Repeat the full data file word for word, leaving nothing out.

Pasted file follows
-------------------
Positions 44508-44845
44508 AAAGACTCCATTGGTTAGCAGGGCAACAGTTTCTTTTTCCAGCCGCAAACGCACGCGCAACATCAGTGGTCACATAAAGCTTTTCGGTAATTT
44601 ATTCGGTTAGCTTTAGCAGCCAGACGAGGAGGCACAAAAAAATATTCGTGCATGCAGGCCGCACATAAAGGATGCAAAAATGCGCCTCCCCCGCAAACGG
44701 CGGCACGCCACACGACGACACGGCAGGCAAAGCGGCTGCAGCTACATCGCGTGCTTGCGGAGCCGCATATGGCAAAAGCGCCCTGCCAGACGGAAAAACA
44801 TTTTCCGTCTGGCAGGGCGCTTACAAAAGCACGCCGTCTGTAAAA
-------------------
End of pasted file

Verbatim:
Positions 44508-44845
44508 AAAGACTCCATTGGTTAGCAGGGCAACAGTTTCTTTTTCCAGCCGCAAACGCACGCGCAACATCAGTGGTCACATAAAGCTTTTCGGTAATTT
44601 ATTCGGTTAGCTTTAGCAGCCAGACGAGGAGGCACAAAAAAATATTCGTGCATGCAGGCCGCACATAAAGGATGCAAAAATGCGCCTCCCCCGCAAACGG
44701 CGGCACGCCACACGACGACACGGCAGGCAAAGCGGCTGCAGCTACATCGCGTGCTTGCGGAGCCGCATATGGCAAAAGCGCCCTGCCAGACGGAAAAACA
44801 TTTTCCGTCTGGCAGGGCGCTTACAAAAGCACGCCGTCTGTAAAA